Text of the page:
- Check if you’ll be staying with a family or alone with your host. Staying with a family might be a safer bet considering other options.
Make Your Trip Public
I was looking for travelers to make a road trip to Portugal on my Europe trip, and I received quite a few responses. For some reason, nothing worked out, but then I received messages from hosts offering me a place to stay. That’s when I stumbled upon this idea of sending an open couch request. Rather than me reaching out to potential hosts, hosts can instead reach out to me if they like my profile.
I was traveling from Eastern Europe to Western Europe with about two months left on my trip, and I decided to make my entire trip public right then.
While this can pose a safety concern, my trip dates were tentative at best, and I always backdate my posts on social media channels as well. So I didn’t see any real threat of publishing my trip, and that helped me tremendously.
Instead of reaching out to hosts, I got offers from hosts looking forward to inviting me. It was quite overwhelming to receive a handful of messages from hosts in each location, at some point, even ten invites (in Hamburg, Germany). As a female, you are bound to receive a lot more invites than men do, which is unfair if you ask me.
Always filter out the good ones from the bad ones
While it was good to know that I had options, I found most of the invites sketchy at best. It comes with an additional burden of filtering out the kind hosts from the sketchy ones. And of course, I wasn’t going to risk my safety for a free night’s stay. I finally ended up only staying with two hosts through open couch requests. One in Tallinn and another in Frankfurt as I found their messages to be genuine as opposed to the standard invite messages.
Fortunately for me, both turned out to be warm and welcoming hosts.
Be extremely careful while choosing your hosts. It can make or break your Couchsurfing experience.
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Etiquettes and Top Tips for Couchsurfing
Come bearing Gifts
While it’s not a stated rule anywhere, I would suggest you buy a gift to your Couchsurfing hosts. I think that’s the least you could do for a stranger offering you a place to stay. I always carry something with me to give my Couchsurfing hosts – it could be a beer, cookies, cheese, or chocolates.
Anything unique from your home country would be highly appreciated! I once offered my host in Porto a packet of Indian Garam Masala, and she was elated. It turns out she loves her spices — she might not add salt to her dishes, but there’s always spices!
The whole point of inviting you to their homes could be because they are looking for cultural exchange and they are looking to know more about your country. A gift from your country would already put you in their good shoes.
Access to the Internet
Have your local sim with an internet connection, especially when you are Couchsurfing alone. If things go wrong, you can always find a way out or reach out to someone and not depend on the host for wifi or to place a call. And keep a close friend, or a family apprised about your whereabouts at all times. Also, let the hosts know in a subtle way that while you are traveling alone, there’s someone else who knows where you are.
Be Kind and Considerate
I don’t know if I can stress it enough. Always be kind and considerate. And respect your host’s space. Keep it clean and tidy. When you are kind, you receive kindness back. When you are respectful, you earn respect back. It’s THAT simple.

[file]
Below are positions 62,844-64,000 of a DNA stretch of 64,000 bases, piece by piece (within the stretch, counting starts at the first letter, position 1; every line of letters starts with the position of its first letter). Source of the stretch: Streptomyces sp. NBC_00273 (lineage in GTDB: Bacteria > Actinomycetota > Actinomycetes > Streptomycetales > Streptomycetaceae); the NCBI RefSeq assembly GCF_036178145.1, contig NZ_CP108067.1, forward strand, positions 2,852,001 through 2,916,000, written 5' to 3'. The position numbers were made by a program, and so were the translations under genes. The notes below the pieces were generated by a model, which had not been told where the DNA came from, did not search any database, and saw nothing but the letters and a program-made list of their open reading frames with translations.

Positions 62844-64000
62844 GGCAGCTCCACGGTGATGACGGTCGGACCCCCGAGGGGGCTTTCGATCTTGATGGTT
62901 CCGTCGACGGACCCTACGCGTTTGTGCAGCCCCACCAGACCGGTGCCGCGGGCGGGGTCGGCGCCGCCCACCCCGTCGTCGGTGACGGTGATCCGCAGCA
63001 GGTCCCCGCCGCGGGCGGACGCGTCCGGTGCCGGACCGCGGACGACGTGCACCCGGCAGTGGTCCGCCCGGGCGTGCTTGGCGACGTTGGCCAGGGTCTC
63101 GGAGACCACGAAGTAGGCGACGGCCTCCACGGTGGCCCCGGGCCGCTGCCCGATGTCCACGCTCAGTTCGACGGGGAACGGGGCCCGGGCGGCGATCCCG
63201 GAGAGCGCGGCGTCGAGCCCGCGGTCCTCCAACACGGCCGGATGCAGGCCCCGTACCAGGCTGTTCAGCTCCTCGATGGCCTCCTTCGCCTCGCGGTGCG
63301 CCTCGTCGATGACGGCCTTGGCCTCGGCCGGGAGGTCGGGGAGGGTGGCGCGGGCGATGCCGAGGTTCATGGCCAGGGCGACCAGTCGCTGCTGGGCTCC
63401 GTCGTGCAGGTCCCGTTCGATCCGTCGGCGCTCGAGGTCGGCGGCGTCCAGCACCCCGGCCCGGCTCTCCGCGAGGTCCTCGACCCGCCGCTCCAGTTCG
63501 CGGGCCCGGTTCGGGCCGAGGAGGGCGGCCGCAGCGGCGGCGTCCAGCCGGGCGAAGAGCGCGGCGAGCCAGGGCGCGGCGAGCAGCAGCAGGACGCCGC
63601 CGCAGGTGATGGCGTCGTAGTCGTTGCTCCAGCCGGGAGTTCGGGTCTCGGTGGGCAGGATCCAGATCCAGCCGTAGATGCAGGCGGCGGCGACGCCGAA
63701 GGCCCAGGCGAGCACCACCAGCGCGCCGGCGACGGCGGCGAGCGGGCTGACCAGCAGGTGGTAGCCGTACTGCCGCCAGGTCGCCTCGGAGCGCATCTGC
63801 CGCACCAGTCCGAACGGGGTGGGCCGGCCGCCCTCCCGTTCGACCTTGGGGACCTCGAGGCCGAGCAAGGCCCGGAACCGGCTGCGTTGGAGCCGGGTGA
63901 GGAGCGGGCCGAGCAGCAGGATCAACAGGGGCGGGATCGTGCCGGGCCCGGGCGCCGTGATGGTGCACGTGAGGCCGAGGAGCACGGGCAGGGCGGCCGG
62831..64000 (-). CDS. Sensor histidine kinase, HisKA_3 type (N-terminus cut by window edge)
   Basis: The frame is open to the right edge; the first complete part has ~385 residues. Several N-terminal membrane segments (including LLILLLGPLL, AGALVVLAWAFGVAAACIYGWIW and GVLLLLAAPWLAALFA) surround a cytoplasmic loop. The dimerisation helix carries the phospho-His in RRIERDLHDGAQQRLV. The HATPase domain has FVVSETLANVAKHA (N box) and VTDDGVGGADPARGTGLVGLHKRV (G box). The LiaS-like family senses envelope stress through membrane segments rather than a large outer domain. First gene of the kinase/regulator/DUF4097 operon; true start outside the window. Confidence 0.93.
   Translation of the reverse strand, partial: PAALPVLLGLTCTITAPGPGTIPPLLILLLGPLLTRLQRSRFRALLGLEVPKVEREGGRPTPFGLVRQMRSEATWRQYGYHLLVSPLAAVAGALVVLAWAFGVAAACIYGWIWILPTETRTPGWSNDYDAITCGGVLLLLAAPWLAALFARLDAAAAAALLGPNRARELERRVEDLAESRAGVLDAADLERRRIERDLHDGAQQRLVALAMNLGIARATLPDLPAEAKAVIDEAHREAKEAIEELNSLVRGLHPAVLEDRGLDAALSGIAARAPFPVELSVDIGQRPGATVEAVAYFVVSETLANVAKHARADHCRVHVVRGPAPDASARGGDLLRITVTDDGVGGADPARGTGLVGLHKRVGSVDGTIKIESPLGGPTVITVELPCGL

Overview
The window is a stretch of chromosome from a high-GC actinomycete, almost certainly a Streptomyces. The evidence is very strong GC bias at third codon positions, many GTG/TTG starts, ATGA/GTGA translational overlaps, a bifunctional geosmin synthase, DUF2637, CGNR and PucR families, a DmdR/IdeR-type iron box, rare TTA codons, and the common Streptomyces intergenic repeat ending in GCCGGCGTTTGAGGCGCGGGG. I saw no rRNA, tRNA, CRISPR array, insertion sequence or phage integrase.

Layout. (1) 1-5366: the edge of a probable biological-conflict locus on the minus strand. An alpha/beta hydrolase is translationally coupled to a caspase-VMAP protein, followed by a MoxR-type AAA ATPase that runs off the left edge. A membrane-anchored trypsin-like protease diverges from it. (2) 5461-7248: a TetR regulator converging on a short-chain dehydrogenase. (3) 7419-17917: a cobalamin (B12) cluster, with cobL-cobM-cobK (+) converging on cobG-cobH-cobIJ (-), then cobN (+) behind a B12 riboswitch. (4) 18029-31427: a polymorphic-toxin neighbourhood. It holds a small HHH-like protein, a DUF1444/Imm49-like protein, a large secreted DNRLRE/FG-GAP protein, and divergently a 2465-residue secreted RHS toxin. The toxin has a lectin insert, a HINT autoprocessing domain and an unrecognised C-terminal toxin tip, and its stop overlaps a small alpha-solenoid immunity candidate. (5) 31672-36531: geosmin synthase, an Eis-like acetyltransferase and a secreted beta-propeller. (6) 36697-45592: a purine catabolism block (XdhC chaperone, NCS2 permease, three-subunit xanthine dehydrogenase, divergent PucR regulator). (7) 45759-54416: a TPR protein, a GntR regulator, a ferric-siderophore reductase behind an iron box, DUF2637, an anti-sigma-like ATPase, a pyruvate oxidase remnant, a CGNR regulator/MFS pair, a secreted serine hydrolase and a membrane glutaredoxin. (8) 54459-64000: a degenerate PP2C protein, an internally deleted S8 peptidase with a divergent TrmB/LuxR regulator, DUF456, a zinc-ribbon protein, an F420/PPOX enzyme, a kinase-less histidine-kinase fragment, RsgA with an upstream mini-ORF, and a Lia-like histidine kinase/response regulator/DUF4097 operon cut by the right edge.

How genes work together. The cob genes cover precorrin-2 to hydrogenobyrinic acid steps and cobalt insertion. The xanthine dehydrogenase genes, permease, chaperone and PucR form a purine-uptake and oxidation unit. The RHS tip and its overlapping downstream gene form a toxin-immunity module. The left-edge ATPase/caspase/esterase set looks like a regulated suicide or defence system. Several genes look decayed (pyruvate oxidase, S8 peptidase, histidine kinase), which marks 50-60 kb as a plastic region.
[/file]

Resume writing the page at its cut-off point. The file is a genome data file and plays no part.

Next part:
Don’t Expect Anything from Your Hosts
Don’t expect your host to pick you up from the airport or the bus station. Find a way to reach there by yourself. Carry your luggage, make your meals, and keep your space clean.
In my case, if they go out of their way to help me out, I accept if I think it’s not too much trouble for them. But I know I would find a way otherwise, and I’m not dependent on them.
Be ready to sleep on couches if need be. I’ve been lucky enough to find hosts who offered me their beds when they slept on the couch. I always straight away declined it as I don’t want to cause any more nuisance to my hosts.
Have a Backup
No matter how thorough you are, things can go wrong, and it will happen as per Murphy’s law. So always have a backup. Find a hostel that you can go to when things go south, or if you can — find someone to reach out to either a friend who lives in town, or someone through Couchsurfing, or Instagram, or even a facebook group.
Attend Couchsurfing Meetups
There are weekly Couchsurfing meetups in most major cities. Go to such events if you are looking to meet new people. It’s an excellent place for cultural exchange. And maybe you might even find a travel buddy or a host.
Don’t Trust Blindly
By nature, I’m always a skeptic, and I would never take someone by their words but by their actions. If there’s one thing I’m proud of – it’s that I’m a good judge of character. So I always go by gut instinct and take my instincts seriously. I would preferably err on the cautious side as a solo female traveler. It sucks to be this cautious, but I guess we have it ingrained in our minds as women.
Understand Your Host’s Intensions
While your intention for finding a host could be as simple as finding a place to stay, understand what the intentions of your host are. It could be that your host is looking for cultural exchange, or someone to hang out with, or someone to cook a meal. Usually, it’s mentioned in their profile. And sometimes, it could be that they are looking to sell trip packages, or free baby sitters or looking for a hookup. So make sure you clear out your intentions from the beginning.
Couchsurfing Gone Wrong
I came across this post about Couchsurfing – and I was appalled at how detailed and manipulative this guy is. It goes on in length about how to manipulate and outwit surfer women to sleep with men. It’s unethical at best, and I’d refrain from anyone who falls into this category. As a female traveler, I’d urge you to read it to understand what kind of men are out there, and who to stay away from.
I hope you got a fair idea of how to find suitable hosts on Couchsurfing. Let me know if you have any questions in the comments below.